Abuse victim's Vatican protest cut short

A small but symbolic protest staged by two victims of sex abuse at the hands of American priests was stymied today when police escorted one of them off St. Peter’s Square as she was preparing to distribute leaflets.

A small but symbolic protest staged by two victims of sex abuse at the hands of American priests was stymied today when police escorted one of them off St. Peter’s Square as she was preparing to distribute leaflets.

Several uniformed officers walked Barbara Blaine, founder of the Survivors Network of those Abused by Priests, behind barricades set up at the entrance to the square.

Blaine and another leader of the group took their campaign for reform to the centre of Roman Catholicism, demanding that Vatican officials bar Cardinal Bernard Law from celebrating an important Mass mourning Pope John Paul.

They arrived in Rome just hours before today’s service at St Peter’s Basilica to condemn what they called the Vatican’s “hurtful decision” to choose Law for the honour.

Law resigned as archbishop of Boston in December 2002, after unsealed court records revealed he had moved predatory priests among parishes without alerting parents that their children were at risk. More than 550 people have filed abuse claims in Boston in recent years and the archdiocese has paid more than €60m in settlements.

Blaine said earlier the group was not opposed to Law’s participation in next week’s conclave to elect a new pope, but that his public role in the papal transition was hurtful.

“We are the sons and daughters of the Catholic family who were raped, sodomised and sexually molested by priests,” she said, holding a photograph of herself as a child around the time she said a priest began molesting her.

“At this time, we should be able to focus on the Holy Father’s death, instead of Cardinal Law’s prominence,” she said.

Blaine had planned to distribute leaflets in English and Italian around St Peter’s Square when police intervened.

Cardinal Law has in the past apologised for his failures.

The Survivors Network, which says it has more than 5,600 members, has spent more than a decade pressing US bishops to acknowledge the scope of molestation in the church. Along with running support groups for victims, it has picketed parishes, alerted the public to accused priests living in their communities and pressed authorities to prosecute bishops who failed to report abuse.

Asked if the protest was wrong at a time when the church is grieving, Blaine said bluntly: “The Vatican’s decision to have Law celebrate the Mass was inappropriate.”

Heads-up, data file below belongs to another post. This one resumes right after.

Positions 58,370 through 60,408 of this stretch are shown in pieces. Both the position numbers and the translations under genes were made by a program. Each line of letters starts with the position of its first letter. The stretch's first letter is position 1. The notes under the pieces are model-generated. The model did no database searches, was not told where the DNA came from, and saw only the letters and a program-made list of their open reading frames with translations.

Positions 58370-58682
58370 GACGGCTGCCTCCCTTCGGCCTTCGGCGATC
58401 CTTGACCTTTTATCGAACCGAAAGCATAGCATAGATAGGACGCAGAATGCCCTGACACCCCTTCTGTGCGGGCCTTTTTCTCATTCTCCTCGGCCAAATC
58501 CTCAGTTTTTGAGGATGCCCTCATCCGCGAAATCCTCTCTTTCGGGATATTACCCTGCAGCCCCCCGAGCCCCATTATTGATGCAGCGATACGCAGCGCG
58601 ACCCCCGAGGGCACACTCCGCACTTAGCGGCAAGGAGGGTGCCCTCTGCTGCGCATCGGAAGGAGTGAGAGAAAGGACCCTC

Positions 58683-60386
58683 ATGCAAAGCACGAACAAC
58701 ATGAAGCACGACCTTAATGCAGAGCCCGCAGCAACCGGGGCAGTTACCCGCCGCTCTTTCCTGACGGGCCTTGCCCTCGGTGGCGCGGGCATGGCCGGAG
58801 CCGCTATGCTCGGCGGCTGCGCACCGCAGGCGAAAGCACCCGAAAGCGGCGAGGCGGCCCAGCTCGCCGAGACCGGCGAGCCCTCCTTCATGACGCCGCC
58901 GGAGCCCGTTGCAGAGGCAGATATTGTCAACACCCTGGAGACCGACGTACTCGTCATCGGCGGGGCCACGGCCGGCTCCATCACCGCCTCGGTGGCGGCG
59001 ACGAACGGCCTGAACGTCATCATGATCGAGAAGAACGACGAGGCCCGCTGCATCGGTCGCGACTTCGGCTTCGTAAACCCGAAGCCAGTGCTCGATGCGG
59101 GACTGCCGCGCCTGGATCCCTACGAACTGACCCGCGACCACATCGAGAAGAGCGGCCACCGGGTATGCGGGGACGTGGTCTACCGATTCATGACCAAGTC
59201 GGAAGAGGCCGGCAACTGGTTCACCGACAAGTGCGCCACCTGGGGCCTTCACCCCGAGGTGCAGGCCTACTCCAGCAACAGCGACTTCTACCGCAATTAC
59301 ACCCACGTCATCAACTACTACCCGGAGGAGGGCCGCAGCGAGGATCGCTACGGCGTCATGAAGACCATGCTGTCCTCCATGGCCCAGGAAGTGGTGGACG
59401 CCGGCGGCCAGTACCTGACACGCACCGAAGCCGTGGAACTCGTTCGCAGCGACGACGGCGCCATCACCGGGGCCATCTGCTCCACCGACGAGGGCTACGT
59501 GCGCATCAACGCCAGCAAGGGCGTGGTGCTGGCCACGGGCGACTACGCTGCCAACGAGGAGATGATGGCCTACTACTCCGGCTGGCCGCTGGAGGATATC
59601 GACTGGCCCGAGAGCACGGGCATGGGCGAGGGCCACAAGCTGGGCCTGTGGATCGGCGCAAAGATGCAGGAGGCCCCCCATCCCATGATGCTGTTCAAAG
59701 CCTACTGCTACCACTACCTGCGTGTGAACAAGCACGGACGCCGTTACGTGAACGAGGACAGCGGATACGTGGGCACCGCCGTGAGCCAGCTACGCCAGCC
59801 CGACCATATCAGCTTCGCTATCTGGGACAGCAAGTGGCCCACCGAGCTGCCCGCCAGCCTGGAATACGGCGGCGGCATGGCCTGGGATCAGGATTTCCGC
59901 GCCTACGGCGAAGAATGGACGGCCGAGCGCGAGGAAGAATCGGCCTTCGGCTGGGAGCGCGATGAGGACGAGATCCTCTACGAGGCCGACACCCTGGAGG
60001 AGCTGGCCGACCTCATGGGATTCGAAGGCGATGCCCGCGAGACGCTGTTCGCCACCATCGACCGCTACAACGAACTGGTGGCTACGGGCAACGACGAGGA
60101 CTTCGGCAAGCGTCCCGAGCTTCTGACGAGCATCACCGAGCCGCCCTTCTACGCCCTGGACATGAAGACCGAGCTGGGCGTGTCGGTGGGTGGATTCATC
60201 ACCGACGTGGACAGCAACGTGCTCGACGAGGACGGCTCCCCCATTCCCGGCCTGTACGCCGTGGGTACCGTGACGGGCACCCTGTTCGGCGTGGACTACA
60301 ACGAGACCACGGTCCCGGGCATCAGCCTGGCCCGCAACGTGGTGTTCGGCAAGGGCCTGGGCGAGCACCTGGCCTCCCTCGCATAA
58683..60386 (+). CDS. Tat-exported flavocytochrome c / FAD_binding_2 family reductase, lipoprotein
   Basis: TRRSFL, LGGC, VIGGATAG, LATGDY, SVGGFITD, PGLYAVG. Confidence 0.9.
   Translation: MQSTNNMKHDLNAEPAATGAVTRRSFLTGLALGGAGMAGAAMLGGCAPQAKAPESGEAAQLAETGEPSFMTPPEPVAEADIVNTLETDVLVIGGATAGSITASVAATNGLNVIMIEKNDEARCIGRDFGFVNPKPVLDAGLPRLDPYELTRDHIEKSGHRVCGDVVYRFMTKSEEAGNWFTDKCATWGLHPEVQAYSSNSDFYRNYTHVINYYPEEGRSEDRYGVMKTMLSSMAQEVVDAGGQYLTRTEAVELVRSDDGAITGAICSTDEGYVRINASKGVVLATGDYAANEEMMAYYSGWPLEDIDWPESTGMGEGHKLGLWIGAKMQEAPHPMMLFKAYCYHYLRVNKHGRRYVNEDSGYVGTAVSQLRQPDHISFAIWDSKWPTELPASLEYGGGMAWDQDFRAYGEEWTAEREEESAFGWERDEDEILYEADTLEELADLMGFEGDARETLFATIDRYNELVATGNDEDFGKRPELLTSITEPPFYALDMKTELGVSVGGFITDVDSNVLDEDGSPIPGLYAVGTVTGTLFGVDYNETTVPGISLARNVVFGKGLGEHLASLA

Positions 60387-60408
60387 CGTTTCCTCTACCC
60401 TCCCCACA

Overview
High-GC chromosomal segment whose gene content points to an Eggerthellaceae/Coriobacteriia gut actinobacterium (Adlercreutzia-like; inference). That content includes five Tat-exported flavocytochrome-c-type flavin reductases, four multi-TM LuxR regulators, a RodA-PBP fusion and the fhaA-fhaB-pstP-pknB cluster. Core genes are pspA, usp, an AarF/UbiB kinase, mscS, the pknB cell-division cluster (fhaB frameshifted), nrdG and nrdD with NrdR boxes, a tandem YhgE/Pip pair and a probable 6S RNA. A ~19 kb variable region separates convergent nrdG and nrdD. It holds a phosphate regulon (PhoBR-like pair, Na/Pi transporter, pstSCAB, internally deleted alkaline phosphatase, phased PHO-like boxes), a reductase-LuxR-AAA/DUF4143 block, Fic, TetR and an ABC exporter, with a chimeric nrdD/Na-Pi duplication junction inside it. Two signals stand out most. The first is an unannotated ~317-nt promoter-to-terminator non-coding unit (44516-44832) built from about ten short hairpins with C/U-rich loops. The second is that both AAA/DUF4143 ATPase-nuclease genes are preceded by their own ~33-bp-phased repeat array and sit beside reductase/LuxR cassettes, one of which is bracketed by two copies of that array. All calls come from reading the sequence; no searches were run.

Some Catholics say the group is too strident and has close ties with lawyers making millions of dollars from suing the church.

But the Survivors Network says the overwhelming majority of its members have never sued and are too traumatised to do so. They say they adopted their tactics after bishops promised for years to take action against guilty clergy, then never did.

American cardinals generally have declined to comment on Law’s celebrating one of the nine daily Masses for John Paul, a period of mourning called Novemdiales. But some have said the Vatican likely chose him because he leads an important church, not to give him a personal honour. St Mary Major is one of four basilicas under direct Vatican jurisdiction.

Still, the assignment gives Law a position of influence. In their homilies, cardinals can highlight what they consider key concerns for the church. Observers scour the speeches for clues to how a cardinal will vote.

Some Boston Catholics said Law’s role in mourning the pope was another sign that church officials did not understand the betrayal parishioners felt over his wrongdoing.

“Living in the church in Boston, there’s a lot of hurt, a lot of hurt,” said Scott Steinkerchner, a pilgrim from Boston. “Having him preside sends a message that Rome doesn’t understand how much hurt there is and how much hurt was left there when he left.”

The abuse crisis erupted in January 2002 with the case of one accused priest in Boston, then spread nationwide, compelling American bishops to enact sweeping reforms of their discipline policy for guilty priests.

According to studies the bishops commissioned to restore trust in their leadership, more than 11,000 abuse claims have been made against US clergy since 1950.

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